Not Scripture, but Ovidian Verse

Most commonly abolitionist medals resort to scripture for their legends.  This Swedish Abolitionist is honored here with a line from one of Angelo Sabino‘s poems written in the persona of Ovid’s colleague, Aulus Sabinus.  It is line 40 of his letter from Demophoon to Phyllis.  His three letters circulated in renaissance editions of Ovid’s Heroides and were widely believed to be genuine into the eighteenth century and beyond.  Wadström was a devotee of Emanuel Swedenborg and his religious (mystical) arguments for abolition.

The use of pseudo classical verse instead of a biblical quotation is interesting to me for how it flags the strong classical influence on this visual media.

Reverse of RIC II, Part 1 (second edition) Vespasian 1268. 1954.203.168
Reverse of RIC II, Part 1 (second edition) Vespasian 1268. ANS 1954.203.168

The legend of the medallion, LIBERTAS MERITIS EST MIHI FACTA TUIS, translates: ‘My freedom is the result of your services.’

Frankly I find it creepy that a line of love poetry is used in this context.  Wadström is known for his personal relationship with the young Peter Panah whose freedom he bought, but who continued to live in Wadström’s household until his death two years later.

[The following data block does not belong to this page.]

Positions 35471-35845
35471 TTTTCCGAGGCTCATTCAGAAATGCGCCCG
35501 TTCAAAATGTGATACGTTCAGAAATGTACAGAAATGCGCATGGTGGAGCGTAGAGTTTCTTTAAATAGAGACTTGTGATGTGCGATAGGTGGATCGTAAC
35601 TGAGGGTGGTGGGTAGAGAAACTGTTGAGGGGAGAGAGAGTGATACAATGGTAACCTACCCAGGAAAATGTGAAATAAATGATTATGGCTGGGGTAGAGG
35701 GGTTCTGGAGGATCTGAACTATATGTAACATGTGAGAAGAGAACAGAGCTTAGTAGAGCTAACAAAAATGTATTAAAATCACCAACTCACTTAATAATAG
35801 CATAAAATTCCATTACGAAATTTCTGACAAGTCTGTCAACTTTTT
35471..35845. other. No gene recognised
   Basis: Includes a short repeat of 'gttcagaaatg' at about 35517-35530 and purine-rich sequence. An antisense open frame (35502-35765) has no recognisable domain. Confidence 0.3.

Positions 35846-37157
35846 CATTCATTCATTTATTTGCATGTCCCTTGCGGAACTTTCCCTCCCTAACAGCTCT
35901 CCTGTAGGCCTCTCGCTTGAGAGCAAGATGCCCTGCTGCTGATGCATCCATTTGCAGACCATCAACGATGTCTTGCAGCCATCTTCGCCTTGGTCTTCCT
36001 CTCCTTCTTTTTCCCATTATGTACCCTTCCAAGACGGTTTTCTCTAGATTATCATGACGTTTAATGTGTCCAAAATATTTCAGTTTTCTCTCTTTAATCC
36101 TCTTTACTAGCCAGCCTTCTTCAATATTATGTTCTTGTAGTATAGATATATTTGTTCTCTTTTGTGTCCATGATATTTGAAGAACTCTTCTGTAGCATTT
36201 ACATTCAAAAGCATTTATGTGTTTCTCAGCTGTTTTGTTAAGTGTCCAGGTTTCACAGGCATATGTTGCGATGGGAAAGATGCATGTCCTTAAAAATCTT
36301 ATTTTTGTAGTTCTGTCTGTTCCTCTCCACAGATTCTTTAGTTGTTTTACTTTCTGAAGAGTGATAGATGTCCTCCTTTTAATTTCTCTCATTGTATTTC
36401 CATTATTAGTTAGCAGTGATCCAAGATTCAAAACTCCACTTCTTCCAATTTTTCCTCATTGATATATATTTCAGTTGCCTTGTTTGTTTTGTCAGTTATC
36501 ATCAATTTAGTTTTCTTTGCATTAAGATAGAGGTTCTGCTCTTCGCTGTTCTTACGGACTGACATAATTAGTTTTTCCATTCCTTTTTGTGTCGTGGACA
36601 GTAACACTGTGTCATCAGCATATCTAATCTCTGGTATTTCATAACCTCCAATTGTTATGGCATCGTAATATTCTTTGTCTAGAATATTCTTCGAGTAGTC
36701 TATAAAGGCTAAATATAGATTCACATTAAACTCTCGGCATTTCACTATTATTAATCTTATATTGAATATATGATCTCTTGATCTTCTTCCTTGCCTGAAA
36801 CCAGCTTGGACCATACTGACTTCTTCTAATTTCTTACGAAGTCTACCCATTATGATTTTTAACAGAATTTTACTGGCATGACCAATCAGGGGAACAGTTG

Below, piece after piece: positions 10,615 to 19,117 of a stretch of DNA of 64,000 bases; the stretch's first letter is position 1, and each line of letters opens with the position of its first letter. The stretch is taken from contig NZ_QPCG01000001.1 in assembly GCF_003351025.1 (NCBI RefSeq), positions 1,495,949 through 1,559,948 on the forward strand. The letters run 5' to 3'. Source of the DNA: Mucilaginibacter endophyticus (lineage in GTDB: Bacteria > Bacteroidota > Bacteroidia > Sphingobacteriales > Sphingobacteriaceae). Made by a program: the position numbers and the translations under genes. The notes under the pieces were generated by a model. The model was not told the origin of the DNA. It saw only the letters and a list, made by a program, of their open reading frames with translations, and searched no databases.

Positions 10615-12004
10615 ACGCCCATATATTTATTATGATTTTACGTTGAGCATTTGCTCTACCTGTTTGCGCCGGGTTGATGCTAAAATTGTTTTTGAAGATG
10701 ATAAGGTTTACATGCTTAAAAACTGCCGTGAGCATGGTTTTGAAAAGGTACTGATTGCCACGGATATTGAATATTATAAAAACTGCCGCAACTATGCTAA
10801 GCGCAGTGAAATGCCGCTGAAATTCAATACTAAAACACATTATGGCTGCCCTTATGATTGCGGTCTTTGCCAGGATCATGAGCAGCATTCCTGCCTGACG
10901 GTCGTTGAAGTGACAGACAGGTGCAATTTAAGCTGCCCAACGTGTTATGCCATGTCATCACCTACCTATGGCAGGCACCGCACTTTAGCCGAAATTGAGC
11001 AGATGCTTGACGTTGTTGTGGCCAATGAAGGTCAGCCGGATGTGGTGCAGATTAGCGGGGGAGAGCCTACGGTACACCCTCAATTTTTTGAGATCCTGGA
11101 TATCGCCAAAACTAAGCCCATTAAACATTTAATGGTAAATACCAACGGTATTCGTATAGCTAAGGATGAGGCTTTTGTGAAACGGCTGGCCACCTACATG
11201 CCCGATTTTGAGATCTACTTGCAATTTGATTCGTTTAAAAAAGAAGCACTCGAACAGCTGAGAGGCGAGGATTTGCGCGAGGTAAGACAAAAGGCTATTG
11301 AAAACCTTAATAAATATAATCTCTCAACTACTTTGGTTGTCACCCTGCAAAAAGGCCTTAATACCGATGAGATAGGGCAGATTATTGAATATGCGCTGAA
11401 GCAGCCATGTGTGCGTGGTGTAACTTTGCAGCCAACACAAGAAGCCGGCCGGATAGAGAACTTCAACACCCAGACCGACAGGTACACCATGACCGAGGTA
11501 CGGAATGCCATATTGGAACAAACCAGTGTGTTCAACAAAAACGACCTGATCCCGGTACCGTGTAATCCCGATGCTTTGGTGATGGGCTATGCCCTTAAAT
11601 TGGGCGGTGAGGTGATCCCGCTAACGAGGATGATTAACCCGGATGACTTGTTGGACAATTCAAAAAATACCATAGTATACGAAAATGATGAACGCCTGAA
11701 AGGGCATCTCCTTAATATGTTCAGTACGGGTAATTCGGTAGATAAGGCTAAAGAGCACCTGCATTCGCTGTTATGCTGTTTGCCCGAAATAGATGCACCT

How free was Panah? Not very. His baptism, education, and place of residence were all controlled by his ‘benefactor’.  What we know largely comes from his benefactor’s own account.  The relationship was idealized by contemporary abolitionists:

[Update 3/26/15: On this painting see the good discussion by Colman 2005: 93].

Carl Frederik von Breda's illustration (1792) showing Wadström teaching the freed slave Peter Panah the virtues of Swedenborg's tract The Wisdom of Angels
Carl Frederik von Breda’s illustration (1792) showing Wadström teaching the freed slave Peter Panah the virtues of Swedenborg’s tract The Wisdom of Angels

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